The expression “hacerle ganas” in Spanish captures a sentiment of strength and perseverance that I’ve consistently found present in Latin American cultures: specifically, what it means to keep moving forward towards a goal, even when faced with adversity.
Hacerle ganas roughly means “to create the desire.” It is rooted in the common idiomatic expression, “tener ganas de” (“to have the desire to…”), which is used to express what we wish and want to do. “Hacerle,” on the other hand, refers to something we have to do (e.g. our homework, errands, work).
In other words, hacerle ganas means creating a desire that previously wasn’t there, often out of necessity. Think of when you’ve been in the middle of something important and faced obstacles. You may have had to “hacerle ganas”––create the desire to finish the task at hand.
I came to understand this cultural expression when I really, really needed to hacerle ganas.
I recently did the hardest hike of my life, a 3,976 meter high, uphill climb to the peak of Acatenango Volcano in Guatemala. It all started with my visit to Antigua, a small colonial city famous for being surrounded by volcanoes. Upon expressing my admiration for the picturesque volcano that greeted my balcony view every morning, a local I befriended suggested that I hike it.
I almost didn’t listen, as I was warned that the journey would be extremely challenging—five hours of uphill hiking before reaching basecamp, then another two hours at 4 a.m. the next day to reach the peak. In the end, I caved in: I couldn’t resist the magic of having front-row seats to the Volcán de Fuego’s (Volcano of Fire’s) infamous lava eruptions.
Before I knew it, I was off climbing Acatenango with a team of 11 courageous strangers. A few hours in, I was seriously questioning why I had opted for this struggle. My legs were shaking, my heart was beating out of my chest, and the weight of my backpack felt heavier by the minute. By the time I had reached base camp, I was exhausted, soaked to the bone from my own sweat, and shivering against the rapidly declining temperature.
I felt defeated at the prospect of having to climb two more hours at dawn, but I also instinctively knew it was the only option. I couldn’t, and wouldn’t, give up on this once-in-a-lifetime experience when I had made it this far. I wanted to prove to myself that I was capable of accomplishing anything I set my mind to. In that moment, I had to hacerle ganas that I was just going to climb that volcano because it would be worth it.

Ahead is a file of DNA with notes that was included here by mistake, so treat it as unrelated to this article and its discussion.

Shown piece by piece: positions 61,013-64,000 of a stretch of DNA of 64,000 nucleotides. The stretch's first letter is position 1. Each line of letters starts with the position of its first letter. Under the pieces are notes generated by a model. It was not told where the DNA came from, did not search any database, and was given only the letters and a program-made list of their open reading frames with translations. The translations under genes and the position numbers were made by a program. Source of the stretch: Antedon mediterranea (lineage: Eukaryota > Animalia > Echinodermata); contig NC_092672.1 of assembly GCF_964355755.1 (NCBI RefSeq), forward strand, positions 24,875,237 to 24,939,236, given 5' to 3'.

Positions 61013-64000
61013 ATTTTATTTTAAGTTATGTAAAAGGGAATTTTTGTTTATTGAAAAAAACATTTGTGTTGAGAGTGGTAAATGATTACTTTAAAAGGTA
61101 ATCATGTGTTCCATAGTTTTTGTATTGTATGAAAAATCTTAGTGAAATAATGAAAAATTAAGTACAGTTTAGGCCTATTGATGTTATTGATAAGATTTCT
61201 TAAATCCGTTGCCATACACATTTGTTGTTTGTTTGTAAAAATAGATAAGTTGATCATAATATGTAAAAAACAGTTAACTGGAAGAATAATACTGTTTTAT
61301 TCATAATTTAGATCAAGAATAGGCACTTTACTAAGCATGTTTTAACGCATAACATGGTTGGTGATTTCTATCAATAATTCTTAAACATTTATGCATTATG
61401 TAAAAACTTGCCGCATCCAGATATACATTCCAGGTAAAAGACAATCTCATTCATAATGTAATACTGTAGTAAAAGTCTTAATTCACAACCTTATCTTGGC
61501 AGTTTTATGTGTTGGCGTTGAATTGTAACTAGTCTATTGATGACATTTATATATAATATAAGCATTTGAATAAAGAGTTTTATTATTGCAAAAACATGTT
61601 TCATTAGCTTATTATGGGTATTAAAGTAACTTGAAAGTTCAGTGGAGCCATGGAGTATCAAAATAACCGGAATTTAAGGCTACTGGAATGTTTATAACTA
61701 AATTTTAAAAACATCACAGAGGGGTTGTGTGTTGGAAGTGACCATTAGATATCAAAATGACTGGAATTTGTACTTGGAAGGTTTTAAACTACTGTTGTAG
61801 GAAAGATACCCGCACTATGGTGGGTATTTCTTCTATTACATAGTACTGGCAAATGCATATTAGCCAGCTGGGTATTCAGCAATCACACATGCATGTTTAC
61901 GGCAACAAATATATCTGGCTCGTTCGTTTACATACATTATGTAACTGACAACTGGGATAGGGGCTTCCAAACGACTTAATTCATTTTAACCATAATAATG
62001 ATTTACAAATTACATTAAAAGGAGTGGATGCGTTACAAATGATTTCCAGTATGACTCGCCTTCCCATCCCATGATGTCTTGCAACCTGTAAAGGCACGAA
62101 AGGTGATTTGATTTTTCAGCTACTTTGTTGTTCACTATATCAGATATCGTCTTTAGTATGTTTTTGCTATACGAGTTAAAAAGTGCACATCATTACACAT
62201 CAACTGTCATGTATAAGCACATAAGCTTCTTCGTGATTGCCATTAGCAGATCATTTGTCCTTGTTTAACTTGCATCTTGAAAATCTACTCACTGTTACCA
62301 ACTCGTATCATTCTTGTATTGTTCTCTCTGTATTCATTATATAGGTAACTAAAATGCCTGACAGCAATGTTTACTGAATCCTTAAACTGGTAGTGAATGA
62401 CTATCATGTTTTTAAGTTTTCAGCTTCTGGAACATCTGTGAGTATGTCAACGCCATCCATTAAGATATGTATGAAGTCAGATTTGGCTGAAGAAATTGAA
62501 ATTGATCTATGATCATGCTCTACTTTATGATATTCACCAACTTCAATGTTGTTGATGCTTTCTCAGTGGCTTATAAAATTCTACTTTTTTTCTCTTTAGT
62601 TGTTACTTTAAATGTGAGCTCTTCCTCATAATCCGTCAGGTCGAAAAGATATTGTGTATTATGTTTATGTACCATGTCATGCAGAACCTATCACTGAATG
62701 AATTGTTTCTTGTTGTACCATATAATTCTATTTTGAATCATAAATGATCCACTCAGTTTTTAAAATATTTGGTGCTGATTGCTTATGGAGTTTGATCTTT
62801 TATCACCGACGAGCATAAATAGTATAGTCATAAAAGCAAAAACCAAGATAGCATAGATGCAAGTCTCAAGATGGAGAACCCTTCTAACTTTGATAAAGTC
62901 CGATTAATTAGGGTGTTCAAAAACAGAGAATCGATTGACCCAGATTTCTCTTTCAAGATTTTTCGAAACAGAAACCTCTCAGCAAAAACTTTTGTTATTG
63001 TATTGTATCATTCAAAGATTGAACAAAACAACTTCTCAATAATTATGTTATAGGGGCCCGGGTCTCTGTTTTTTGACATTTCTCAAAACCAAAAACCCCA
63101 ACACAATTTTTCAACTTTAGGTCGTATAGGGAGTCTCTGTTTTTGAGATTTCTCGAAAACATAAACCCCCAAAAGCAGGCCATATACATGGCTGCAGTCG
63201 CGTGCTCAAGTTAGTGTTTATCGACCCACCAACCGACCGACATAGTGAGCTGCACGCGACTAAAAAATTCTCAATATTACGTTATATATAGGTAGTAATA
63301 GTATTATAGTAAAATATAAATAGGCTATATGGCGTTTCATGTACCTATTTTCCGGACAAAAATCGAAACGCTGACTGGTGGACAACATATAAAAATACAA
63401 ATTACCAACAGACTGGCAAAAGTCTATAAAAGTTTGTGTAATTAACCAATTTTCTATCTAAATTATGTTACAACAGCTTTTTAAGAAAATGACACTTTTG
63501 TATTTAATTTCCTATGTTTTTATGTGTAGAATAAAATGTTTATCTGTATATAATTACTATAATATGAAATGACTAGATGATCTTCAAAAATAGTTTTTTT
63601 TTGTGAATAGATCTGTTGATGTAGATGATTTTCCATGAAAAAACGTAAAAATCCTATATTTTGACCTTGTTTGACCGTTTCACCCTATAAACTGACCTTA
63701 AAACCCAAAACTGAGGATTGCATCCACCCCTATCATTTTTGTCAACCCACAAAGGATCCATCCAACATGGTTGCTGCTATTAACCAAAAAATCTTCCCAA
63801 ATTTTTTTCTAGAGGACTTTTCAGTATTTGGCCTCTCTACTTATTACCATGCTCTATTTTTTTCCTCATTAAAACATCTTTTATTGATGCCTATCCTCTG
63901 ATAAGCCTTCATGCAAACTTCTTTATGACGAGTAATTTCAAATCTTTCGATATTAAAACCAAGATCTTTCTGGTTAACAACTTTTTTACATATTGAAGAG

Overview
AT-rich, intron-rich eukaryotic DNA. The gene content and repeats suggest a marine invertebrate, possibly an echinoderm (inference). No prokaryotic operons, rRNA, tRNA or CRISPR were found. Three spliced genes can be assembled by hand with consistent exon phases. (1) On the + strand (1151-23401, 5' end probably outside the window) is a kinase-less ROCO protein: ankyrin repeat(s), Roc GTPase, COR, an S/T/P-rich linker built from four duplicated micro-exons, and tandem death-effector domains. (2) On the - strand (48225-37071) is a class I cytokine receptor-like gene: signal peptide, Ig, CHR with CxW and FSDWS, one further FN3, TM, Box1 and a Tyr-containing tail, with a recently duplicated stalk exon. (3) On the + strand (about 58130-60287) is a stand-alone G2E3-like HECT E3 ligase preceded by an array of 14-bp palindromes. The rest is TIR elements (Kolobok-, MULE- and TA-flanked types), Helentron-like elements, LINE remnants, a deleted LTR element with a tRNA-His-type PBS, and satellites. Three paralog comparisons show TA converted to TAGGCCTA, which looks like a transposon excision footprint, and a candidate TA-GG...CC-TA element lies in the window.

The next morning was as brutal as I suspected, but the breath-taking beauty I witnessed confirmed that I had made the right decision. The arid, dusty landscape made me wonder if I was walking on the moon—until I saw it staring back at me from a distance, bloated and silver against the pastel skies. The rays of the rising sun warmed my bones as I stood paralyzed by the majestic sight of Volcán de Fuego’s peak spewing lava and ash. In that moment, I was reminded that so much of what we can accomplish is determined by our belief that we can do it.
When I shared the physical and mental struggles of my experience with my Guatemalan friend who recommended the hike, she revealed that hacerle ganas is a practice of persevering through situations and mustering desire where it previously wasn’t there. It’s showing up for your own goals, and fueling the wish to see them through even when you are feeling discouraged or demotivated.
In her words:
“You have to finish whatever goals you established for yourself. You know you want to do it, and so you have to do it. There is no option. Hacerle ganas is the way.”
When we encounter obstacles in the path towards our dreams, hacerle ganas asks us to roll up our sleeves and tackle the situation with determination. As my friend jokingly said, you just need to grab your attitude and do it.
If there’s anything I’ve learned in the past two years of being an entrepreneur, it’s that nothing epic is achieved without hard work, struggle, and even pain. It’s all part of the process—and what makes the success that comes from our efforts so sweet in the end.
Some of our greatest achievements are determined by our willingness to fight, persevere, and suffer for the belief that the result will be worth the pain. Hacerle ganas reminds us to always push ourselves to do what we never imagined was possible.
Originally published on: Rosetta Stone